Sadly, she is absolutely right. Sometimes it just doesn’t work for her.

“Those are nice glasses.”

Friday the Thirteenth at The Container Store in the “Collectibles Storage” Aisle I encountered a man talking very loudly to himself about a collectibles storage container. I passed him several times while trying to procure the exact shadow box my mom wanted to examine from her perch in the office furniture section of the store.

On the third pass, the man spoke to me:

Man Talking Loudly to Himself: “Those are nice glasses.”

On the fourth pass he added:

MTLtH: “Nice glasses and a beautiful woman behind them.”

Now, I’m pretty sure he was crazy. But they are nice glasses. And it’s nice, sometimes, to be complimented even if the compliment giver might be a slightly insane.

Have you talked loudly to yourself and/or given someone a compliment yet today?

“You sound like an annoying sidekick in a sitcom.”

My mom and I occasionally eat dinner in the living room instead of at the dining table. I have an end table to use for such occasions. A couple nights ago, as I sat down to eat, the table top came off in my hands. I was literally holding up the top of my table (with my dinner and lots of other junkies on it).

The next day, having recovered from the trauma (it was traumatic, trust me), Mom and I decided to try to fix it by screwing the table top back on:

Miss Print: “I don’t think I can get this screw any tighter.”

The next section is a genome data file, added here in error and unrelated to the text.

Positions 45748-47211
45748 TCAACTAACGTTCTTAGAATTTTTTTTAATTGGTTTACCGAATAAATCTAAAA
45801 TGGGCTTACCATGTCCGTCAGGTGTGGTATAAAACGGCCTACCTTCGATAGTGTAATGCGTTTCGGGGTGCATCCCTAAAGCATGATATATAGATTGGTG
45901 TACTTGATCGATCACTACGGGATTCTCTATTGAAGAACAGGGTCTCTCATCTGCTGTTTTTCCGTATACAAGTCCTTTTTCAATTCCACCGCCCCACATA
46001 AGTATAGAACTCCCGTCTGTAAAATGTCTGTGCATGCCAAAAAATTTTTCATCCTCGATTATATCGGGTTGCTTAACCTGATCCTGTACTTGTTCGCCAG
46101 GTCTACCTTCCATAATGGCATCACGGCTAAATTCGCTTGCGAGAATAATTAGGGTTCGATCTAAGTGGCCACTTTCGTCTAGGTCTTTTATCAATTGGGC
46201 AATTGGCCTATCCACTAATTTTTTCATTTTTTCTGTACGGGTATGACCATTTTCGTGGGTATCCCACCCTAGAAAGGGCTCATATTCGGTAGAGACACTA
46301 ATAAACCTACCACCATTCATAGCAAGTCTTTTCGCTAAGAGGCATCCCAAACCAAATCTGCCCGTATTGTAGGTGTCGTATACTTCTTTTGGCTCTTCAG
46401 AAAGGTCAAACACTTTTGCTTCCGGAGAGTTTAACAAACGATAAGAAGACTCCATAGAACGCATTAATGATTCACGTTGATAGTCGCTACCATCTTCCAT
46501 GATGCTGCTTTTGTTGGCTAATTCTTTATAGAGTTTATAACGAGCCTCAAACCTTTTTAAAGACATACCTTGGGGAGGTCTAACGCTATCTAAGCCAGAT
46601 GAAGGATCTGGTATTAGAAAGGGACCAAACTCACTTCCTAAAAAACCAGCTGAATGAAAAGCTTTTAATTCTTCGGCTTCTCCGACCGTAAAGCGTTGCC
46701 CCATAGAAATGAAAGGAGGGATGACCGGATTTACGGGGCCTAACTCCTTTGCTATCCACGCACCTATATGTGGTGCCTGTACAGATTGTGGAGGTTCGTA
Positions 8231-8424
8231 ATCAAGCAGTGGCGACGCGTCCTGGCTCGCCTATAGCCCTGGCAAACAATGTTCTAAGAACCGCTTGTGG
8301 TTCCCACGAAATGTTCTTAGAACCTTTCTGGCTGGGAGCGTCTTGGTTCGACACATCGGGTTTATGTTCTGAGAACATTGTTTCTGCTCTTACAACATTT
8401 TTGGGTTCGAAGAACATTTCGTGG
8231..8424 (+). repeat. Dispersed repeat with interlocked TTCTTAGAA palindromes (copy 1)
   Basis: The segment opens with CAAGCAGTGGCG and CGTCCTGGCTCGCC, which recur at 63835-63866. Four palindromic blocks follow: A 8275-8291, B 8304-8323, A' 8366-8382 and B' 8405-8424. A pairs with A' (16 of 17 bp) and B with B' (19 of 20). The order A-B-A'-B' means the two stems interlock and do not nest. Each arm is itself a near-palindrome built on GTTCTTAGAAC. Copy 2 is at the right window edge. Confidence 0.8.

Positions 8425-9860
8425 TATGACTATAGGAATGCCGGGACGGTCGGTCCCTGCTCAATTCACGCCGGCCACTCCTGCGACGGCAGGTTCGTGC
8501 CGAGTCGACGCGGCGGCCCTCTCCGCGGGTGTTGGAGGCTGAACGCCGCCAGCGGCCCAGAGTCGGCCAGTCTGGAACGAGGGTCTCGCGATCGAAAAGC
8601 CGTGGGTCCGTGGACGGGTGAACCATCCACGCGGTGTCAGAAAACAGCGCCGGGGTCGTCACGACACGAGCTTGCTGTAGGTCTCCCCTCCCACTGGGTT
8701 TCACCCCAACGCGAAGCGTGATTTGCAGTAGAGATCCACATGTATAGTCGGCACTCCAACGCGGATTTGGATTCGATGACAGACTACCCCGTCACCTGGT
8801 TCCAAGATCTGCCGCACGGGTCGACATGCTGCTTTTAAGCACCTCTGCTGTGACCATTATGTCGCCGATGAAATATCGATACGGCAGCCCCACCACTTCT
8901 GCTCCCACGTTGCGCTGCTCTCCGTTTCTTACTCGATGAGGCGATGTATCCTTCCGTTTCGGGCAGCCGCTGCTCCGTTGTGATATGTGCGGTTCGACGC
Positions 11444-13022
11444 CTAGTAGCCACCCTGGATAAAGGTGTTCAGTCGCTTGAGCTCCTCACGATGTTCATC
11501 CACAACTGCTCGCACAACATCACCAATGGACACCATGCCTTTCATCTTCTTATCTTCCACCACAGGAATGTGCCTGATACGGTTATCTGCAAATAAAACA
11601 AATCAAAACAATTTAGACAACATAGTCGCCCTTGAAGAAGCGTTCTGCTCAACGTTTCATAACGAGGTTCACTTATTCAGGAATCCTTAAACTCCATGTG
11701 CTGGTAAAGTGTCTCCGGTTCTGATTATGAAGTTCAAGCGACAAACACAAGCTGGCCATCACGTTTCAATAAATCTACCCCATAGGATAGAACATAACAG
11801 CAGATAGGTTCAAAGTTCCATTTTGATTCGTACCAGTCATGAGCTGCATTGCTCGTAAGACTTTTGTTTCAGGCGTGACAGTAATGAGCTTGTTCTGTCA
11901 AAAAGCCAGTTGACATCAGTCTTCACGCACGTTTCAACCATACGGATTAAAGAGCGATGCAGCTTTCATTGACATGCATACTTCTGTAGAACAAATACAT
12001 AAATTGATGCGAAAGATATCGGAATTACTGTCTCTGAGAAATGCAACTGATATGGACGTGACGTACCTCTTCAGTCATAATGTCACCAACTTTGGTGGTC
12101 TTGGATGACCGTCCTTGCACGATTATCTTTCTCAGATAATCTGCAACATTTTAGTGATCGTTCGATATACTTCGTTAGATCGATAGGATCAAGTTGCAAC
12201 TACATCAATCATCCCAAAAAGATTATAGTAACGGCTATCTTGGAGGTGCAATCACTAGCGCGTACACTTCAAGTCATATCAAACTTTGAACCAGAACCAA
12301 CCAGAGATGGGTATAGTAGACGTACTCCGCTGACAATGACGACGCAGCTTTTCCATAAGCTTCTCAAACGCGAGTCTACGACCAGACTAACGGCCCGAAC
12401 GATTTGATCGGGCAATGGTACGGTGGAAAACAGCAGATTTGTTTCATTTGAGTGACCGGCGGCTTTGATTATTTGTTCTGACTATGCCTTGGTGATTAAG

Mom: “Sometimes it helps if you stop and let it rest for a little.”

Moments later . . .

Miss Print continues to struggle with screw.

Mom: “See how easy that was?”

Miss Print: “Shut up. You sound like an annoying sidekick in a sitcom.”

Mom: “I felt like one too.”

(Eventually we were successful except for the screws marring the top of the table–easily fixed with a strategic doilie.)

“I am. It gets lonely sometimes.”

Mother and her two daughters are at the library checking out New Moon:

Miss Print: “So are you on Team Jacob or Team Edward?”

Daughter #1: “Team Edward!”

Mother: “Is anyone really on Team Jacob?”

Miss Print: “I am. It gets lonely sometimes. He’s a lot more fun and cheerful.”

Daughter #2 nods (I’m the only one who noticed).

I also have definitive proof in the form of a poll from The Book of Face that, despite his obvious superiority, most of the world* does not support Team Jacob:

Scientific Poll Edward vs. Jacob

*World here referring to everyone on The Book of Face that voted in that poll

“Well, that’s true.”

A couple weeks ago I was rehashing a conversation with some coworkers at MU when a coworker told me that if I kept baking like that I could get a husband. Almost everyone shared my sentiment that, while meaning well, it was kind of a bizarre thing to be told.

Except for one . . .

Bear chimed in without missing a beat amidst the other balking to say, “Well, that’s true.”

Good to know. (And those were mix brownies. I can’t imagine what I could acquire now that I bake cookies from scratch–perhaps a husband and a dog?)